What’s the Best Stone For Outdoor Kitchen Countertops?

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an example of the best stone for outdoor kitchen countertops showing a cream kitchen with a steel grill

Choosing the best stone for an outdoor kitchen countertop is essential for food safety and the beauty of your cooking space. Poor material will stain, scratch, etch and eventually make your outdoor kitchen look lackluster.

The best stones for an outdoor kitchen are granite and quartzite (not quartz). These stones are the most resistant to high temperatures, staining, etching, and scratching. They’re also stunning to look at and come in hundreds of brilliant patterns and colors.

Other available options are slate, soapstone, basaltina, sandstone, and marble. While I’ll touch on alternatives, I’m going to focus on my top picks so you can get to a solid purchase faster.

If you’re worried about staying in your budget or not being able to check the stone’s quality yourself, don’t worry. Below you’ll find a table with stone type comparisons, as well as easy tests you can run on both sample slabs and countertops you already own.

What’s the Best Stone for Outdoor kitchen Countertops?

Another example of the best stone for outdoor kitchen countertops showing shiny gray and white granite counters
Outdoor kitchen with a stone multilevel countertop

Stone may seem tough enough to hold up to chopping or wiping, but not all types work with an outdoor space. Some of them are porous, crack easily and even change color from sun exposure.

Below is a table that shows each stone type, its features, and its common price range. I only chose the stones that can be used in outdoor kitchen countertops.

Resistant to high temperatures*********************
Resistant to staining**************
Resistant to etching*****************
Resistant to scratching********No (also easy to dent)*****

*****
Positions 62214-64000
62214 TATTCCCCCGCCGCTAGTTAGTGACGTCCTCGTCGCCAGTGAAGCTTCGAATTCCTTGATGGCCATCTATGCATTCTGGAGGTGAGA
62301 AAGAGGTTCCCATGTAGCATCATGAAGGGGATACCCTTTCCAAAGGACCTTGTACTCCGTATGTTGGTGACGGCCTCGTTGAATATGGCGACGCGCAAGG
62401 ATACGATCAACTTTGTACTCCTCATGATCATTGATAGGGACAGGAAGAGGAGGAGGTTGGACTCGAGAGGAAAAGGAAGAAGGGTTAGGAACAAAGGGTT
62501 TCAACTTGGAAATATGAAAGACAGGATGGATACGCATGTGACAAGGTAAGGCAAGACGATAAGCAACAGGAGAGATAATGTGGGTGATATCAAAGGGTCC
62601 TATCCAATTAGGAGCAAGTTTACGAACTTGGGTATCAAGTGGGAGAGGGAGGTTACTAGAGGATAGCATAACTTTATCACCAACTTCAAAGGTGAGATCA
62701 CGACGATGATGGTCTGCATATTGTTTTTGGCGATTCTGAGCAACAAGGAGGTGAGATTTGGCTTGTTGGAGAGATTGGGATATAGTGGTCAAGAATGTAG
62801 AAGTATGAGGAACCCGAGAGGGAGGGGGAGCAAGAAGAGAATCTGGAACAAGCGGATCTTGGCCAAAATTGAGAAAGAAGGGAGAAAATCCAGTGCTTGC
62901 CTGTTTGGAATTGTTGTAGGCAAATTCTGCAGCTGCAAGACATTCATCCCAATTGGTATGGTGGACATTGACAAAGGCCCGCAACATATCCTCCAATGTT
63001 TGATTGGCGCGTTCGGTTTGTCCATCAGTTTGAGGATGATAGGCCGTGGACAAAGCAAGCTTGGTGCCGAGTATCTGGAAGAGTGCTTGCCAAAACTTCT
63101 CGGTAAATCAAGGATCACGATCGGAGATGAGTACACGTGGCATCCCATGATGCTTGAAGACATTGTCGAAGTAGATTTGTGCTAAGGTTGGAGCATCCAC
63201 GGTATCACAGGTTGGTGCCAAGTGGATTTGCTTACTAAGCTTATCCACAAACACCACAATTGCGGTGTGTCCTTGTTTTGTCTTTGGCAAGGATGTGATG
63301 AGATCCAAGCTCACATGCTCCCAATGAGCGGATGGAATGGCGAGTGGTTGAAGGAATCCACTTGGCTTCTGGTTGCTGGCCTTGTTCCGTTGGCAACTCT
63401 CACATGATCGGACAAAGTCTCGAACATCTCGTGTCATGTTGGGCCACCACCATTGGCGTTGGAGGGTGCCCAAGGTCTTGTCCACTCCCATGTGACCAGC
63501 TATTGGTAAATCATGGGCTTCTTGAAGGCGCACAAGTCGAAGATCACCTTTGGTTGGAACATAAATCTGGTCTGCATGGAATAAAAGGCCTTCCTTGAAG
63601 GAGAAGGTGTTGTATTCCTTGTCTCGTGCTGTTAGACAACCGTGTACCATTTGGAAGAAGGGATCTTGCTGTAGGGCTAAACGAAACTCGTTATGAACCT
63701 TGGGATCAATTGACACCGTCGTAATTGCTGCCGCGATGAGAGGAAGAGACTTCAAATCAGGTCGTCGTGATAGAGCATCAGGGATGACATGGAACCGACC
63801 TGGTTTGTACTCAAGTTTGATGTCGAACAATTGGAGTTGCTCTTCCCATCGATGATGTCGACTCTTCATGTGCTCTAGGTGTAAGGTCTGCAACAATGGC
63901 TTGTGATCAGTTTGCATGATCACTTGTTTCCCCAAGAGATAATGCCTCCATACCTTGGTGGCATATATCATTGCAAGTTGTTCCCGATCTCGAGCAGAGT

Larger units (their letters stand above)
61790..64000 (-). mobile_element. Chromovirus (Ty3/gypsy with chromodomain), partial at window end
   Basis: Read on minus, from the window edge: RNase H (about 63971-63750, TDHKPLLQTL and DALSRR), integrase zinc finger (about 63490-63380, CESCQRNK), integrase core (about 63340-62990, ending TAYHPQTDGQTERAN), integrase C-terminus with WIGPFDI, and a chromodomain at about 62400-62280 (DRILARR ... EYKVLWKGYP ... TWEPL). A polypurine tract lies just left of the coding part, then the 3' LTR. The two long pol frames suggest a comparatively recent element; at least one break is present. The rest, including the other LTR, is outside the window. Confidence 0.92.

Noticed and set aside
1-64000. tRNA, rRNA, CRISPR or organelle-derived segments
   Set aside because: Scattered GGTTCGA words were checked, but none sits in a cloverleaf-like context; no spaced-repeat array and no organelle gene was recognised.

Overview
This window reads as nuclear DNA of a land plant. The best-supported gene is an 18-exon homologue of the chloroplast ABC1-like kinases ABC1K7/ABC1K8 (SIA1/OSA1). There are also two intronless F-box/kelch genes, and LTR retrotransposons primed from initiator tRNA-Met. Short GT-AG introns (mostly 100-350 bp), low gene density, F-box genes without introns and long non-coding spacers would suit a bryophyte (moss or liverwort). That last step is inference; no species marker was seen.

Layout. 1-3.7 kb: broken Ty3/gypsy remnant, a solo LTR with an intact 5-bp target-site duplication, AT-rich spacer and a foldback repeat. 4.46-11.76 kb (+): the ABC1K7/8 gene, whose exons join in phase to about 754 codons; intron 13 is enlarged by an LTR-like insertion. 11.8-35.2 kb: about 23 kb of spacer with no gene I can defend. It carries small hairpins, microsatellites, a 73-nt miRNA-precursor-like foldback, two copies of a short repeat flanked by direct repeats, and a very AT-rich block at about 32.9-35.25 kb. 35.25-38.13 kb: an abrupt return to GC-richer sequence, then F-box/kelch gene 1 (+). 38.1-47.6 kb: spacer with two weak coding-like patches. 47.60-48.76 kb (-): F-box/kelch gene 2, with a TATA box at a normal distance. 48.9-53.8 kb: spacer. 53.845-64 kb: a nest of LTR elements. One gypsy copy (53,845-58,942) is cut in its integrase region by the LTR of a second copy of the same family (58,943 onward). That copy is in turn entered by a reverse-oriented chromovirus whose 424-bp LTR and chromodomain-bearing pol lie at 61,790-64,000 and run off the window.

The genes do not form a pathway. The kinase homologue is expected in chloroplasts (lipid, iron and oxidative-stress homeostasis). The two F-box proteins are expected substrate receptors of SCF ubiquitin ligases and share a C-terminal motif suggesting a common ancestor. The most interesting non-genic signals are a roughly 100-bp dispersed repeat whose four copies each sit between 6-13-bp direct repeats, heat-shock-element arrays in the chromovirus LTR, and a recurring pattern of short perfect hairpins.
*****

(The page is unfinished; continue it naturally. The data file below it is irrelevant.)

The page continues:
Require sealing?NoNoNoNo (but needs oiling)YesYesYes
Wide color range?2500+ color and patternsYesYesLimitedNoLimitedYes
Price range per sq. ft.$45 – $200$70 – $200 $65 – $115 $70 – $120 $30 – $90 $20 – $60$40 – $200

There are plenty of additional factors to take into consideration before picking stone for your outdoor kitchen, like:

  • What is your day-to-day lifestyle like?
  • Are you going to use your outdoor kitchen often?
  • Are you okay with regular cleaning and maintenance?
  • Do you prefer style, durability, or somewhere in-between?
  • Are you careful with your countertops or do you need a little more toughness?

Let’s look at me as an example. I’m not the ‘constantly cleaning and careful’ type, so my countertop needs to be pretty tough. For me, this is the most important factor when purchasing — I wouldn’t have fun using a space where I have to be hyperaware of my actions all the time!

So, for me, there are four stones to choose from for countertops: granite, quartzite, slate, and soapstone.

The best of these four are granite and quartzite, as soapstone and slate are still not resistant to scratches. Let’s take a look at all of them below.

an example of spotted black and white granite for an outdoor kitchen countertop

Granite is widely considered the best stone for outdoor kitchen countertops and for good reason – its features are hard to beat. It’s resistant to staining, etching, and scratching.

Sadly, it’s not resistant to cracking, so you’ll have to be very careful when having it installed. One slip could cause serious damage to your purchase, which you’ll need a professional to fix.